You are here


Defending the First Amendment on Capitol Hill

I know how to intentionally risk political arrest. I've done it many times before, though not in the past ten years.

(My most recent political arrest was in June 2003, when -- while studying for the bar exam after graduating from Stanford Law School -- I helped blockade the Bechtel headquarters in San Francisco to protest the company's seizure and privatization of water in Iraq in the initial months following the invasion that spring. Here's a photo that USA Today ran on June 19 of me kicking rhymes while getting handcuffed).

That was in 2003. When I went to Capitol Hill for a Senate Armed Services Committee hearing this February 26, I had no intention of seeking arrest.

I specifically chose not to interrupt or disrupt the hearing -- yet found myself detained afterwards, anyway. All I did was ask a crucial question of vital public interst that no Senators have demonstrated the independence to raise themselves.

I could go on about shooting the messenger (i.e., the irony of leaving in handcuffs after asking a question about corruption, while the officials whose criminal actions have gone unpunished continue to walk free with taxpayer funded paychecks), but I particularly want to focus here on the circumstances surrounding my unlawful arrest.

Arrested for asking questions about corruption

I'd been back in DC for less than 14 hours before I found myself standing up in a Senate hearing chamber to ask Director of National Intelligence James Clapper a question that somehow never came up during his appearance before the Senate Armed Services Committee. 

Artist-activists from Ai Wei Wei to Alli McCracken

My visit to the phenomenal @Large exhibit on Alcatraz, envisioned and remotely coordinated by Chinese dissident artist Ai Wei Wei, came on the heels of a mid-life crisis. The timing could not have been more poignant.

Defending the #BlackLivesMatter movement from Washington

My latest writing, Police Violence? Body Cams Are No Solution, appeared on Truthout today. It presents my concerns with proposals for police body cameras, explaining how they could ultimately become a vehicle to extend mass surveillance and entrench mass incarceration without advancing either accountability or even transparency.

As I explain in the article:

Challenging the legitimacy of 3 letter agencies

Acronym TV featured me in an extended interview alongside Kevin Zeese focused on NSA surveillance but also ranging well beyond it. The interview concludes (and opens with a preview of) a live performance of my new dance song, "NSA vs. USA,"

Hedges v. Obama: The Supreme Court digs its head deeper into the sand

I published an article today, "Hedges v. Obama: The Supreme Court digs its head deeper into the sand," examining the Supreme Court's refusal to consider an appeal challenging the government's authority to indefinitely detain Americans without trial. It was cross-posted at Huffington Post and FireDogLake.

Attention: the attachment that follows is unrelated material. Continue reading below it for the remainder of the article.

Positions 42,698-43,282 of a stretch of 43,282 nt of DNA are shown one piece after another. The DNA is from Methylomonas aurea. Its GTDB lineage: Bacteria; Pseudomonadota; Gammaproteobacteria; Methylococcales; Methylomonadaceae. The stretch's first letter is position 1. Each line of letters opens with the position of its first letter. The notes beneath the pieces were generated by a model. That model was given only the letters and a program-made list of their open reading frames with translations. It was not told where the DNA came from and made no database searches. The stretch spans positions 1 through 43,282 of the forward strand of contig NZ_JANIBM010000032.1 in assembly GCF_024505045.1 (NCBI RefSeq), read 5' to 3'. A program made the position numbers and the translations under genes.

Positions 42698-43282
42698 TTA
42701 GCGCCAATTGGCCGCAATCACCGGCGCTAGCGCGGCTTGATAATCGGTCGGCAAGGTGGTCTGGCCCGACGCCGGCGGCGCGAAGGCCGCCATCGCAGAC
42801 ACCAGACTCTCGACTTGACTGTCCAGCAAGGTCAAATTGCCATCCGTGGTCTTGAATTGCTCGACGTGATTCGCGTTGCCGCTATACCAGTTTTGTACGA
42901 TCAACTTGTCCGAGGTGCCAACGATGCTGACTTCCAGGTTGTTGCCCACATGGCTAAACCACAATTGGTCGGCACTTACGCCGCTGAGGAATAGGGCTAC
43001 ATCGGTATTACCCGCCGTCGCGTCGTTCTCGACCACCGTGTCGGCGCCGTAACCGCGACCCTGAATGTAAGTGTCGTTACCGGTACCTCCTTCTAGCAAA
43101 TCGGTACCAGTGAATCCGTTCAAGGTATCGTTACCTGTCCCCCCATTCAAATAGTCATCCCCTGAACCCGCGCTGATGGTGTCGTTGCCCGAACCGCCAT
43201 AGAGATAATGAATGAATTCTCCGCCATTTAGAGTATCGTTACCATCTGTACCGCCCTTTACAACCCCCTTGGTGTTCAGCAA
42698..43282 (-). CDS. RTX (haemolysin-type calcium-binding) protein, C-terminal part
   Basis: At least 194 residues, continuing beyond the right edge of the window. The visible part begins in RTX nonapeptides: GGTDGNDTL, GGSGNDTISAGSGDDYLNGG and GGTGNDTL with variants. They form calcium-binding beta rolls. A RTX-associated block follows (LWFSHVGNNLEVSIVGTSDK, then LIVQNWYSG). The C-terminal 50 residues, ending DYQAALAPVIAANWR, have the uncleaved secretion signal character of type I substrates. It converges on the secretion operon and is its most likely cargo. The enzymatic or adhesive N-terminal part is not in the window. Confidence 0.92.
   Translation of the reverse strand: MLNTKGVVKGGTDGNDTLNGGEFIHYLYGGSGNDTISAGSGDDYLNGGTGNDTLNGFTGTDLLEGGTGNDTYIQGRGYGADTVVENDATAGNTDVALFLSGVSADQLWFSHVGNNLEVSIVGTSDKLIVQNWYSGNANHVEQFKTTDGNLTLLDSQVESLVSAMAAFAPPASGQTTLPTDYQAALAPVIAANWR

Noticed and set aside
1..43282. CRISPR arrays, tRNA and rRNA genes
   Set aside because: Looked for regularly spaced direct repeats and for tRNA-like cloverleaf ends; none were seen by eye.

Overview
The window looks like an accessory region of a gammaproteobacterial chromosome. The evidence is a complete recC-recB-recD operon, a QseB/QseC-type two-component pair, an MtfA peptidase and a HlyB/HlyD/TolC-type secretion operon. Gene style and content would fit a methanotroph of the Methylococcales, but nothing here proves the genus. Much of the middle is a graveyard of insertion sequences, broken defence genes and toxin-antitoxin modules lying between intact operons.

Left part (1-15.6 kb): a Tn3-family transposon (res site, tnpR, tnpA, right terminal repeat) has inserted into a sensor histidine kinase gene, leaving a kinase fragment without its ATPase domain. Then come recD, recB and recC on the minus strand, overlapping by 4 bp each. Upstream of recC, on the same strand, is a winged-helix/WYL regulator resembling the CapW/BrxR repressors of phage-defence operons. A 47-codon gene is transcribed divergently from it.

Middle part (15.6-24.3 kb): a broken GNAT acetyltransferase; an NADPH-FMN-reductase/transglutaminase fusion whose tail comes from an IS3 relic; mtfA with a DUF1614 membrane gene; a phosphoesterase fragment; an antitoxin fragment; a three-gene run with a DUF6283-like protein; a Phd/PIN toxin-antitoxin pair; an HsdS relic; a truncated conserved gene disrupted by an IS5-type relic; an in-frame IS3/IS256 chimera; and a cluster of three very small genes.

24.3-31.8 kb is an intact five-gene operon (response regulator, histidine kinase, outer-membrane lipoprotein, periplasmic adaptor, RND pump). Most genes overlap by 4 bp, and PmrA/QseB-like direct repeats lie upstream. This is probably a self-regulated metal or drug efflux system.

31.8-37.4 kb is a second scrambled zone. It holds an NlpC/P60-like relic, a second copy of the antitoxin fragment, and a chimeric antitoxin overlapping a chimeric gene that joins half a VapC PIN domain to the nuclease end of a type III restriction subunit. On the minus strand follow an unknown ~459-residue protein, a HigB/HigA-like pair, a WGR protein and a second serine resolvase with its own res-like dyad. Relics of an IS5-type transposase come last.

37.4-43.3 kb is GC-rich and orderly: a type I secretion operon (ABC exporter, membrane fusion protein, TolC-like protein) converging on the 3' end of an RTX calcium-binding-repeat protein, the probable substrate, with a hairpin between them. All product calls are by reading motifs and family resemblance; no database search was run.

History beyond the headlines on C-SPAN

Around April 28, C-SPAN aired archival footage from an event at which I spoke on February 21 at the University of the District of Columbia exploring "The Life and Assassination of Malcolm X." My comments (from 1:29-1:46 of the original complete clip) were wide-ranging, addressing history, secrecy, corruption, and freedom of thought. Video of my remarks before the Q&A are posted on the C-SPAN site (from which I unfortunately can't embed).

VIDEO from my 1/23 performance & panel in Berkeley, CA

Last Thursday offered some of my most memorable highlights of the new year so far. In addition to sharing a microphone with some of my most esteemed personal heroes, I had a chance to kick my newest rhyme for about 500 people attending live, plus another 1,000 tuning in via live stream. High quality video of the entire panel, including my latest rhyme (starting at 1:22), is posted on YouTube.

Dueling judicial rulings on NSA Spying, and why they don’t matter

I published an article this morning about a pair of recent "Dueling judicial rulings on NSA spying, and why they don't matter" on the People's Blog for the Constitution and FireDogLake, as well as Huffington Post

Beyond the NSA: other agencies spy on you, too

Today, Truthout published my writing about domestic surveillance by agencies beyond the NSA, focusing on the FBI. The People's Blog for the Constitution posted an extended version with links to further background, and a second part in the series explores other agencies beyond even the NSA and FBI.


Theme by Danetsoft and Danang Probo Sayekti inspired by Maksimer